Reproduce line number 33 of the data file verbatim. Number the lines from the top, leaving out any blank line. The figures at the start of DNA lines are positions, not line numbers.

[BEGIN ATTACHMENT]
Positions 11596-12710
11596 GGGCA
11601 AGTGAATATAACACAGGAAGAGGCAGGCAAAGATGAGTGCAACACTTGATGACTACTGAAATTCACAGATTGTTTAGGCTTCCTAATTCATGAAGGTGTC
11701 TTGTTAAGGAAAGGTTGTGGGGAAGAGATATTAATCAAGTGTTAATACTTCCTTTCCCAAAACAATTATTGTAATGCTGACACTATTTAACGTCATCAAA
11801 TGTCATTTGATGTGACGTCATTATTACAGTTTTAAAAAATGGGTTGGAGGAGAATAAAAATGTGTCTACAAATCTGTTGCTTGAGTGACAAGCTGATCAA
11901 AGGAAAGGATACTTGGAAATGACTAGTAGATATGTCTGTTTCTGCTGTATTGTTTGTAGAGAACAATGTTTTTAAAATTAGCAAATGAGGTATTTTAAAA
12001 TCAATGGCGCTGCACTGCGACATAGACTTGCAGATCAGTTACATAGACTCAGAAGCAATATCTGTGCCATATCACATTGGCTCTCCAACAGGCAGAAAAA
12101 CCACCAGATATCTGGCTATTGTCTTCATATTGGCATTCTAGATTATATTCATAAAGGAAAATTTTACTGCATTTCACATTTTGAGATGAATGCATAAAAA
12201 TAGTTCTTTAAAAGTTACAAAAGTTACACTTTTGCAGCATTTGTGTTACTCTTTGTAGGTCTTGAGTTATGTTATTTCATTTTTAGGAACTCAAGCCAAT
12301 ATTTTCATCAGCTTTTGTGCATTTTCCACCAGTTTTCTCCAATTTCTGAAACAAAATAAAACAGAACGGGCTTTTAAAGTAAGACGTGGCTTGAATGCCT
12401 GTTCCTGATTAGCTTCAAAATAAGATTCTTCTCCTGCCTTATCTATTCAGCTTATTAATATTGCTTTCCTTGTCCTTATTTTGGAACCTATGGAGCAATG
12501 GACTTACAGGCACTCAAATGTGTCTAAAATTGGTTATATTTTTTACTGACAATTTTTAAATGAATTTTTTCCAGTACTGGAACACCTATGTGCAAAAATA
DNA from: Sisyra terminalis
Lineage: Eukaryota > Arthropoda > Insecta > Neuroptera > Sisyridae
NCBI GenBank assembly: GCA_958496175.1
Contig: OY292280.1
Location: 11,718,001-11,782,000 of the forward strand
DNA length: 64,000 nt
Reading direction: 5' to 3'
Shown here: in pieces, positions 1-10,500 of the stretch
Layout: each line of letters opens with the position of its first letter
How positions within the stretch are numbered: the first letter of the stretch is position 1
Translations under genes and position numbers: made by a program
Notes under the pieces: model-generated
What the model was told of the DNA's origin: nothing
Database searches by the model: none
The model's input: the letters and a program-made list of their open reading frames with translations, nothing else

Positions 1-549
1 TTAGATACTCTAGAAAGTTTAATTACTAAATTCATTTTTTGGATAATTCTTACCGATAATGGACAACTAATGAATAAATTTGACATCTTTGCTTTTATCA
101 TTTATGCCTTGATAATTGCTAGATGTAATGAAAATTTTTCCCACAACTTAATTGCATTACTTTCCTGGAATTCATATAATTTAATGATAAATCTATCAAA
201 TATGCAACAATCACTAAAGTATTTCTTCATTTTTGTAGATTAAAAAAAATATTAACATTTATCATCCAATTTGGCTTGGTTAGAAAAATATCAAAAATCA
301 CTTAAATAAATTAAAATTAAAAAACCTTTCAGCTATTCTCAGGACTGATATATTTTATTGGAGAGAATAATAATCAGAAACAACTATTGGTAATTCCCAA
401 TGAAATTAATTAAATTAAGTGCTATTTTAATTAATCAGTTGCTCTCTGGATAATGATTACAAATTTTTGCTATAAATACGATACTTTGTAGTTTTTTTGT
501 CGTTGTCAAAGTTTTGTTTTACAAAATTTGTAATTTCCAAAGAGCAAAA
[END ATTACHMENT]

401 TGAAATTAATTAAATTAAGTGCTATTTTAATTAATCAGTTGCTCTCTGGATAATGATTACAAATTTTTGCTATAAATACGATACTTTGTAGTTTTTTTGT